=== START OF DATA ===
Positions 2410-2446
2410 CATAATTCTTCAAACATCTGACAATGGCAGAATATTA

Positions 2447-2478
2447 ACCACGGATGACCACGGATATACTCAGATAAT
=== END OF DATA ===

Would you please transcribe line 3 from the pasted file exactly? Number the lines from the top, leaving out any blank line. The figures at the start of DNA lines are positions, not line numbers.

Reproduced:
Positions 2447-2478